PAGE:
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The second wave of the feminist movement in the United States began during early 1960's and lasted throughout late 1970's. The purpose of the feminist movement was to have a right to vote and have the same equal rights as male citizens. Judy Brady's essay “I Want A Wife” first appeared in the Ms. Magazine's inaugural issue in 1971. I believe that genre of the article is a classic piece of feminist humor and is depicted as satirical prose. In this essay Brady aims to convince her readers to look objectively at a man's viewpoint and expectations of what he thinks a wife is and what she should be. Brady skillfully uses clear arguments, repetition of key words, stylish language to make her essay strong and convincing.
Exigence: Judy Brady writes in her article about the demands that are required from women. She stresses the point that the roles of women are unfair to the role of men. Also, that there is a distinct difference, inequality, between the roles of men and women. She writes about this because she is tired of the feeling inferiority to men and that the work that women undertake is overlooked. She illustrates her point by listing the numerous tasks that are commonly expected from women. “I want a wife who will keep my clothes clean, ironed, mended, replaced when need be, and who will see to it that my personal things are kept in their proper place so that I can find what I need the minute I need it .” After listing the numerous outrageous tasks, she ends the article with an emotional statement, “My God, who wouldn't want a wife?”
Audience: Clearly Judy Brady is writing to married men and women. This can be inferred because the article is about expectations of a wife in a marriage. But not only does she write for married couples, she also writes to men and women in general. The fact that person is married or not doesn't matter in this article. The audience is expected to know a little bit about divorce and marriage life. The audience is also presumed at least to have a high school level of reading and basic understanding of words such as adherence, monogamy, and nurturance. She is trying to get out to the public that these expectations and these stereotypes of roles of women, should stop. This goes back to her exigence, which is the unfairness of roles of women.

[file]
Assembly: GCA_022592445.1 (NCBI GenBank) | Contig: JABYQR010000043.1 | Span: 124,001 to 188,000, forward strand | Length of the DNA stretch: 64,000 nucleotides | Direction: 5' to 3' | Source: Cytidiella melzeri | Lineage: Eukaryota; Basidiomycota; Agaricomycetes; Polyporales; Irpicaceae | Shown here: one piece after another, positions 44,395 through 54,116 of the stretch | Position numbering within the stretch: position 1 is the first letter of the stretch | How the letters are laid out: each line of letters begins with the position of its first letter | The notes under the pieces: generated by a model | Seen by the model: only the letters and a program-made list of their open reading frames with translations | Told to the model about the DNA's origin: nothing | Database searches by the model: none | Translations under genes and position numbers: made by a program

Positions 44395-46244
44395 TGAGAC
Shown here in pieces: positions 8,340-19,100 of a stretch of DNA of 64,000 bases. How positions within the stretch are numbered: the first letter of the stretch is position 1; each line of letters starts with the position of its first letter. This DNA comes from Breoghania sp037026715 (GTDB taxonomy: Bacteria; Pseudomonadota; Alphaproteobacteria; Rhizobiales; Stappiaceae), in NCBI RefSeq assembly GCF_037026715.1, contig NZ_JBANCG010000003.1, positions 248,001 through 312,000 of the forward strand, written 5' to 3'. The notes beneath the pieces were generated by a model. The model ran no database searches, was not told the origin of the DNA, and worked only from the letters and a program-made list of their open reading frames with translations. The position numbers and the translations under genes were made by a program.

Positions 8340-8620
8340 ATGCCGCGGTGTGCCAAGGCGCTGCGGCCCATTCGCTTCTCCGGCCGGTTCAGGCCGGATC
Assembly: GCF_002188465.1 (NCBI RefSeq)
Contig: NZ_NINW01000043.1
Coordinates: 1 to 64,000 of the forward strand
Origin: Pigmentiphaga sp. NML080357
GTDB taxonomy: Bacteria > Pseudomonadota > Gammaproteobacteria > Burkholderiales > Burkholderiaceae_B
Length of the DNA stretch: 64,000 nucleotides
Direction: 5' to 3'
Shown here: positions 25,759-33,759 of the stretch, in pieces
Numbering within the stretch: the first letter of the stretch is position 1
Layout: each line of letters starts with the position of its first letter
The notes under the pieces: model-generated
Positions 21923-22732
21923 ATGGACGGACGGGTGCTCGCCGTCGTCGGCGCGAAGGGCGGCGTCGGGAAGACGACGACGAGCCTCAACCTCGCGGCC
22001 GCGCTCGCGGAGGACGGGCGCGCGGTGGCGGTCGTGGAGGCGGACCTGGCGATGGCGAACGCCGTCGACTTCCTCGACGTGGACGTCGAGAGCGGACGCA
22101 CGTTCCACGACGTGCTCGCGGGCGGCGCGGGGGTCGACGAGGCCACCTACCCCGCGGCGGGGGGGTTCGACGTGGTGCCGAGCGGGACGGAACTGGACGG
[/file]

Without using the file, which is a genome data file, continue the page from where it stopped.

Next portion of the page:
Purpose: Why should people read and act upon her statements? With her arguments, she is trying to say, “All women stop! You don't have to act this way.” She wants women to stop immediately acting as ‘slaves.' Her constant phrase “I want a wife to...” rattles up emotions of readers, which in turn, might encourage people to take action. The reason she wants people to read it is because she wants people to understand that the roles of women is demoralizing to them.
Ethos: She establishes her credibility in the first couple of paragraphs of her argument. “I belong to that classification of people know as wives. I am A Wife, not altogether incidentally, I am a mother.” Not only does her being a wife make her creditable, she also seems to have a lot of knowledge. And all that knowledge of what the wife roles are does not come from anywhere. She must have experienced it herself to know what the roles of women are. She lists numerous ‘jobs' that are expected of a wife and her language sounds that of a fed up and annoyed wife. In addition, her article was printed in the spring 1972 issue of Ms. magazine which sets her credibility for the article. Moreover, she was an activist for the feminist movement.
Pathos: When reading her article, she wants people to take action. She wants people to get angry at the topic. She also wants the men who expect this from women to feel jealous. She does this by first stating who she is. “I belong to that classification of people know as wives.” Then she goes on by listing the ‘jobs' required by women. After couple pages of ‘jobs' she says, “My God, who wouldn't want a wife?” This ending is very emotional towards the argument and it enables the readers to conclude that, “This is wrong!” She says that to ‘demoralize' men who think the practice of treating women as inferior human beings. Brady also appeals to readers who are curious or clueless. Many women do not now what things they are doing wrong. By reading the article, women can evaluate their life and determine if they are expected too much from their family.
Logos: Judy Brady arguments are clear in her article. One of her arguments is that women are required to do too much. She doesn't say this directly, but says this by listing the role of women. Another argument that she presents is the inequality of men and women. In her article she writes that she is a man that wants to go to school and be supported financially. And there is a 1.0bfemale spouse that must take care of the house, kids, appointments, money, and social life. She argues that this must stop and that people are expecting too much from women. Her arguments are very effective. Her credibility attracts readers to her article. And by listing the ‘jobs' of women, one by one; she captivates her readers into her arguments. Her simple words are extremely effective in getting out her views.